Nightbringer | The Arthurian Online Encyclopedia


On his way to the Sword Bridge into GoreLancelot encountered a most beautiful lady who offered him hospitality for the night on condition that he sleep with her. Agonizing over it, but seeing no other way to pursue his quest – presumably because he needed shelter for the night – he promised to do as she asked. Her castle was spacious and well appointed, but she and Lancelot seemed to be intirely alone in it, with neither squire nor servant. This in itself signals strangeness in a milieu where privacy was not only rare but seldom sought for its own sake by anyone except the religious.

Lancelot saw no one else at all until, dutifully going to her bedrom, he found her apparently about to be raped by one rough knight while two more knights and four men-at-arms, stood by. Lancelot wreaked havoc upon them until the lady called them off, for they were in fact her servants and the whole thing had been staged. She and Lancelot then lay down together in a fine bed in the middle of the hall, but he kept his shirt on and she her chemise. At last, understanding his unease, she took pity and left him alone in bed.

Next day she asked to go with him for some distance, if he would escort her acording to an old custom of Logres that any knight who molested an unescorted damsel was held in disgrace everywhere forever, but if she were escorted, he had only to defeat her escort in order to do as he wished with her. Knowing his own worth, Lancelot promised to keep her safe.

On their way, they found a gold and ivory comb which “Portia” somehow recognized as Guenevere’s. Overjoyed, Lancelot took the golden hairs from it and kept them as a cherished treasure, calmly giving the comb to “Portia” with never a thought that his lady the queen might have thanked him for its return. Farther along, they met the “Young Knight of the Meadow”, who had long loved “Portia” and announced his delight at finding her under circumstances that would allow him to take her.

To get better ground for fighting, however, they went on to a meadow, where the “Young Knight’s” father sat on a Spanish sorrel watching his people at backgammon, chess, dice games, rounds and jigs, singing, tumbling, leaping, and wrestling – not just “frivolous” pastimes, as the author assures us.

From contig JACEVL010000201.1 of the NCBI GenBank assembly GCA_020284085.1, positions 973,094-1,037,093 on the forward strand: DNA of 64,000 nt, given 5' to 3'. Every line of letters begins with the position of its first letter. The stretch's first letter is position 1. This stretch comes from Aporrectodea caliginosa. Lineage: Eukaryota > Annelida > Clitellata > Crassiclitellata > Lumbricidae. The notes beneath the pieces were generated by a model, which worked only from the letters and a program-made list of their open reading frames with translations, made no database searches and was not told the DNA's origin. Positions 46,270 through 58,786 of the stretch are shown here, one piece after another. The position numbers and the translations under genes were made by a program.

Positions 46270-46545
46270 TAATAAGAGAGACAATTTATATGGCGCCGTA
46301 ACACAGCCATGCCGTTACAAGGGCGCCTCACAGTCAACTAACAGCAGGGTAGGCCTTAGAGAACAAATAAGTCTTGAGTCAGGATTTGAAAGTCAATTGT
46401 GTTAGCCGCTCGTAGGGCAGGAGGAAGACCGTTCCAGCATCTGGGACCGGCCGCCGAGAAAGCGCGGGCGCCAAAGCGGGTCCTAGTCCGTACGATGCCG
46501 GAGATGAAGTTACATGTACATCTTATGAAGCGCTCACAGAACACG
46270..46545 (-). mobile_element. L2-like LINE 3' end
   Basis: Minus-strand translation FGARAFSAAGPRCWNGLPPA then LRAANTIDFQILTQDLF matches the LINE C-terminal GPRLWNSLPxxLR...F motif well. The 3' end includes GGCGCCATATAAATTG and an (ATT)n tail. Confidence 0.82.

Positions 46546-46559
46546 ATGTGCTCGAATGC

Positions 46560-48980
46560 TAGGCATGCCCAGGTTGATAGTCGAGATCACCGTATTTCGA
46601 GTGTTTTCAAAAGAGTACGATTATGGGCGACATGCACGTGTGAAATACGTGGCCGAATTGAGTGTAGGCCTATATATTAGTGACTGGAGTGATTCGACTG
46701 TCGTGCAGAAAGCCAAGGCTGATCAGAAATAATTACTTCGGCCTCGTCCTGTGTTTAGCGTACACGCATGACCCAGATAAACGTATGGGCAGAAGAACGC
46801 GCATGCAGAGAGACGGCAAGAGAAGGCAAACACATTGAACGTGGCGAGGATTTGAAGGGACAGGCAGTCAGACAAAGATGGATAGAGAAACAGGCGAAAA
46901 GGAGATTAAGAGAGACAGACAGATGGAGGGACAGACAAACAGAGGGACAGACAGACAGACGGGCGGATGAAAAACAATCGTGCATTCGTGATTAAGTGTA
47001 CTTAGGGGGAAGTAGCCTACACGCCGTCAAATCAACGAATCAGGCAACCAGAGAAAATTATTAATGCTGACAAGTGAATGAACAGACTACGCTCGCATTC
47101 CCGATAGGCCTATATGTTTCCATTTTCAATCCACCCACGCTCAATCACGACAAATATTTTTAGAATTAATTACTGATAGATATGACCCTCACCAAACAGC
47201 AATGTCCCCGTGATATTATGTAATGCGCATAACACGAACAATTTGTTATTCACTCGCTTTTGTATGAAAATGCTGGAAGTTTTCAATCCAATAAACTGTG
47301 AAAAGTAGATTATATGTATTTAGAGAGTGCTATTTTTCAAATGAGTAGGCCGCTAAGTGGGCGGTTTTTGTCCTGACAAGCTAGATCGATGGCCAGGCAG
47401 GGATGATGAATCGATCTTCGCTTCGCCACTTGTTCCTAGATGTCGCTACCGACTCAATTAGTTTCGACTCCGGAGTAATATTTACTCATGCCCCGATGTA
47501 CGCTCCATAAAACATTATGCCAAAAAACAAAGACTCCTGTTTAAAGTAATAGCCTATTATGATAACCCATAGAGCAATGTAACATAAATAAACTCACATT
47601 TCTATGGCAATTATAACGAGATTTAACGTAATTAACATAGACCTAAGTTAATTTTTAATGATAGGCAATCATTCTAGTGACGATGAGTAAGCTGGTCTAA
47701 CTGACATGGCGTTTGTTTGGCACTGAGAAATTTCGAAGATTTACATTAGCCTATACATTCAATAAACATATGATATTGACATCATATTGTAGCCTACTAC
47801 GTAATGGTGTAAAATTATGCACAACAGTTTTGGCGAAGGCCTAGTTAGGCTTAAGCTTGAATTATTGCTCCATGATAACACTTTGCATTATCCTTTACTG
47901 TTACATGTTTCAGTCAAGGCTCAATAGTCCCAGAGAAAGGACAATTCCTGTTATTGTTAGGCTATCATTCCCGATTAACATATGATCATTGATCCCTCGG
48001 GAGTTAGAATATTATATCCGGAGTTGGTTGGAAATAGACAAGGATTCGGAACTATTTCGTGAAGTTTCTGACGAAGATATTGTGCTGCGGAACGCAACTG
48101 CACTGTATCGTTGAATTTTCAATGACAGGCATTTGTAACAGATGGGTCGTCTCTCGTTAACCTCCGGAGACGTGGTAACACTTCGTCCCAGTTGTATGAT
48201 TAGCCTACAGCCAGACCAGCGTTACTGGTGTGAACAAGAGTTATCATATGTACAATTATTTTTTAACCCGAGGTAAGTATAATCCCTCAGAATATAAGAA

This “Old Knight of the Meadow” talked his son into postponing the combat until they had followed the lady and strange knight long enough to take his measure. Arriving at the Church of the Tombs and learning from its monk that Lancelot had just moved a marble slab that should have needed at least seven strongmen to budge it, thus proving his identity as the man who would free the foreign prisoners of Gore, the “Knights of the Meadow” prudently returned home.

For her part, “Portia”, piqued because Lancelot would not tell her his name, only that he came from King Arthur’s realm, quitted him soon after they left the church.

Chrétien’s translater and commentator D.D.R. Owen remarks in a note that the episode defies any logical explanation. To me it looks crystalline: I could wish everything in the romance to be equally obvious, if I didn’t suspect the work of being comedy in various levels.

The neighboring knight’s attentions have so wearied this lady that in order to rid herself from him she is ready to sell her body to some other champion. The apparent absence of any other people in her castle is meant to lend credence to the danger of her being raped in her own bedroom. The staged assault is a test of Lancelot’s prowess. Seeing him not only superb at fighting, but ready to protect her even without his own sexual involvement, makes her willing to waive the “you must sleep with me” condition. When she asks to accompany him under the peculiar custom described above, she hopes that her unwanted suitor will try to take her away and end up decisively trouned by her new escort. The pique which finally causes her leave Lancelot probaby owes as much to the fact that this battle never occurs as to his refusal to tell her his name.

It remains possible if not probable that, in some lost source of Chrétien’s, the original version of this episode constituted a further test of Lancelot’s worthiness to enter the “land from which no stranger returns”. For this reason, and because her castle lies near the marches of Gore, “Portia” seems to me as a suitable name for this lady.